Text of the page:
While backcountry skiing is incredibly exciting, the conditions you’ll be in are very different compared to a ski resort. You get the all the freedom you want in exploring, but you’re also fully responsible for your own safety. This is why you need to think about bringing additional gear in case you get in trouble, and an avalanche beacon should be high up on that list.
An avalanche beacon (transceiver) is a smart device that uses a radio signal to communicate with other beacons that are buried under the snow or to send a distress signal if you’re the person buried. This allows people to get help faster and spend less time under the snow, which is critical in this type of situations. This is why beacons must be reliable, fast, and easy to use in an emergency.
Finding a device you can rely on is important, but you must also learn how to use it properly. Our buying guide will give you hints on how to find the best avalanche beacons and how to operate them, so you are well-prepared in case you have to use it. But first, take a look at the versatile avalanche beacons we picked out for you.
How To Choose An Avalanche Beacon – Buying Guide
Since avalanche beacons are used in emergencies, the main focus of these devices is functionality. They need to be simple to understand and use, and work flawlessly if an avalanche happens (because time is very limited in those situations). For this reason, avalanche beacons nowadays are fully compatible with each other, greatly increasing the chance of rescue when off-piste skiing. Still, there are differences between models and brands in terms of design and additional features. Take a look.
Ease Of Use
It’s vital that the avalanche rescue beacons have functions that are simple to use and easily accessible, at least the basic ones (turning the device on or off and switching between transmit and receive modes). This is even more important if you’re an inexperienced user, since too many controls and options may confuse you when trying to locate avalanche victims.
Because of this, numerous search and rescue professionals advise skiers to get to know their device well before going out, because it’s much more difficult to figure things out in a high-stress situation. In addition to the ease of reading and operation, the device also must be fast in picking up and adjusting the signal (which we’ll talk about a bit later). All of this is critical if the search is going to be successful.
Frequency and Compatibility
Almost all avalanche beacons available today are compatible with one another. This fact makes the search and rescue operations much faster, and we all know that time is a critical factor when an avalanche strikes. All the beacons today operate at the same frequency – 457kHz, and are able to detect one another without trouble. The same universal frequency is used all around the world, and not just in North America, meaning that your device will work anywhere you go.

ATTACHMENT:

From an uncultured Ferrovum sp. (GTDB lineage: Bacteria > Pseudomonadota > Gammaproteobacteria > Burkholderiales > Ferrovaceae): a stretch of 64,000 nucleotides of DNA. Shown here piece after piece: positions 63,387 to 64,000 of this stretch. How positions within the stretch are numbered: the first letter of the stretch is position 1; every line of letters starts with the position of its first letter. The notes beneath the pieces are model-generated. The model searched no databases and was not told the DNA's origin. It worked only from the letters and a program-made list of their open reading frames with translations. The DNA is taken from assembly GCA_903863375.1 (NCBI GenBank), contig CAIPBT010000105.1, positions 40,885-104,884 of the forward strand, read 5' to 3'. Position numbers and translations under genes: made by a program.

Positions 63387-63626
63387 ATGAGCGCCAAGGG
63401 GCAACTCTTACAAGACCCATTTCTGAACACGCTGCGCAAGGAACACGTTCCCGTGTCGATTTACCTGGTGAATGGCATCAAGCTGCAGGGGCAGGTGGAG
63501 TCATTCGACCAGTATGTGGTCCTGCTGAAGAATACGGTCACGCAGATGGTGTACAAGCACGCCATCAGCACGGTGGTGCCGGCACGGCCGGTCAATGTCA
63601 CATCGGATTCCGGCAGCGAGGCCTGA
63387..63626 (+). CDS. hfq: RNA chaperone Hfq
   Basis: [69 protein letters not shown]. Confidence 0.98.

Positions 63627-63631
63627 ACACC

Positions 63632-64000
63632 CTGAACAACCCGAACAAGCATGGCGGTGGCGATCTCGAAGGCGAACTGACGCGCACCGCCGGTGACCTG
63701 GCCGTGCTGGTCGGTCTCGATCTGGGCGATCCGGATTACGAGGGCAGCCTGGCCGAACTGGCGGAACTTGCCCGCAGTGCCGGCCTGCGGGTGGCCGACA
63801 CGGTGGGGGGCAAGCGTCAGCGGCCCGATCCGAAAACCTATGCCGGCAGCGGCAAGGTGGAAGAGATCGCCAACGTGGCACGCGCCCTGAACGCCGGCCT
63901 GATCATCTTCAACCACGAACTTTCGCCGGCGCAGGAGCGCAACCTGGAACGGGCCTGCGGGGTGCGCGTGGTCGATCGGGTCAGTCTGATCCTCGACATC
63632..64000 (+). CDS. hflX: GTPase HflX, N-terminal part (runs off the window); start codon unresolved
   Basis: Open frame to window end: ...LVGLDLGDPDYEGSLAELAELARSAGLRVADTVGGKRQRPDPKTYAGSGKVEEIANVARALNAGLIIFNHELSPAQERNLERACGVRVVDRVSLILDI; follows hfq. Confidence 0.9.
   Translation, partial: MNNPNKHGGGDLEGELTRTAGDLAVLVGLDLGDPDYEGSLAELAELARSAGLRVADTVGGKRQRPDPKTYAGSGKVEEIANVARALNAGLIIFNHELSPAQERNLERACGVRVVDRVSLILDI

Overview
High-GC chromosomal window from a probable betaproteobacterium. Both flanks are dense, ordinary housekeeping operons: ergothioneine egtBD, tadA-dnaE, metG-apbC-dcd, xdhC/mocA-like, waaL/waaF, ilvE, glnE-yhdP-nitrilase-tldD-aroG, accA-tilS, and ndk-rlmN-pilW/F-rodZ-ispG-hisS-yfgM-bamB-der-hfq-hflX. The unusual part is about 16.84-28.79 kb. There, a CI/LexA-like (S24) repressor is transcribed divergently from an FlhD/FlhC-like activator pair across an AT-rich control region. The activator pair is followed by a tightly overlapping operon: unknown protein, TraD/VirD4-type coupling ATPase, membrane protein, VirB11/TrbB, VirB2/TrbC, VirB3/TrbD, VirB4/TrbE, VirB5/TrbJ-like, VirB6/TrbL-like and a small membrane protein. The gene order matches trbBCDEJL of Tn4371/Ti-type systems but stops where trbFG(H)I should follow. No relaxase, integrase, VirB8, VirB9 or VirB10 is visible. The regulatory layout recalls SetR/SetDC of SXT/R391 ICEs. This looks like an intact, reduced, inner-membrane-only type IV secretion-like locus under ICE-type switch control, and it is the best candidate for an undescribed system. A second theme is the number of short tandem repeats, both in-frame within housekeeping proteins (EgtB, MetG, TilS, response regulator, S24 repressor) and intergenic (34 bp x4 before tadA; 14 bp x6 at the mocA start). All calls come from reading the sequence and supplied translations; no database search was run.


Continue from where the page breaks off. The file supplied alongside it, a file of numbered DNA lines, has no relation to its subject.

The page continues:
This has been a standard for a bit more than 20 years, so you don’t have to worry about it when buying a new one. However, older beacons operated on dual frequencies (457kHz and 2.257kHz), so there were some compatibility issues. Furthermore, an older beacon can experience something known as a ‘frequency drift’, which slightly changes the frequency it operates on and makes it undetectable by others.
This is why we advise that you buy a new beacon if the one you own is very old. In relation to this, some models we reviewed come with a frequency drift adjustment feature, allowing them to search a bit above and below the 457kHz and potentially pick up the signal from these older beacons.
There are several things that determine the effectiveness of a beacon. First, the design of the beacon itself plays a huge role in this. Even though they work on the same frequency, not all beacons pick up the signal at the same speed, and this is determined by the components inside. This is why our list only features devices from renown manufacturers with plenty of experience in this area.
Furthermore, how effective a beacon is also depends on how adept you are in using it both when you’re part of the search party, but also if you’re a victim trying to survive an avalanche. You may buy any of the best avalanche beacons, but it will be of no use if you don’t have enough experience in using it. Finally, some functions that a beacon has (a third antenna, flagging of multiple victims and similar) can really make the device more efficient during a search operation.
Beacons are part of the emergency gear that you should take with you whenever you go on a backcountry ski trip. Because of this, they need to be convenient to carry, especially since backcountry skiers usually try to keep things light and comfortable.
Most beacons come with a harness (waist or chest), and we think this is the option you should look for. This is probably the most practical way of carrying it since it stays firmly on your body but it doesn’t come in the way. Simply wear it underneath your jacket, and you don’t have to worry it will get ripped from your body if you’re in an avalanche.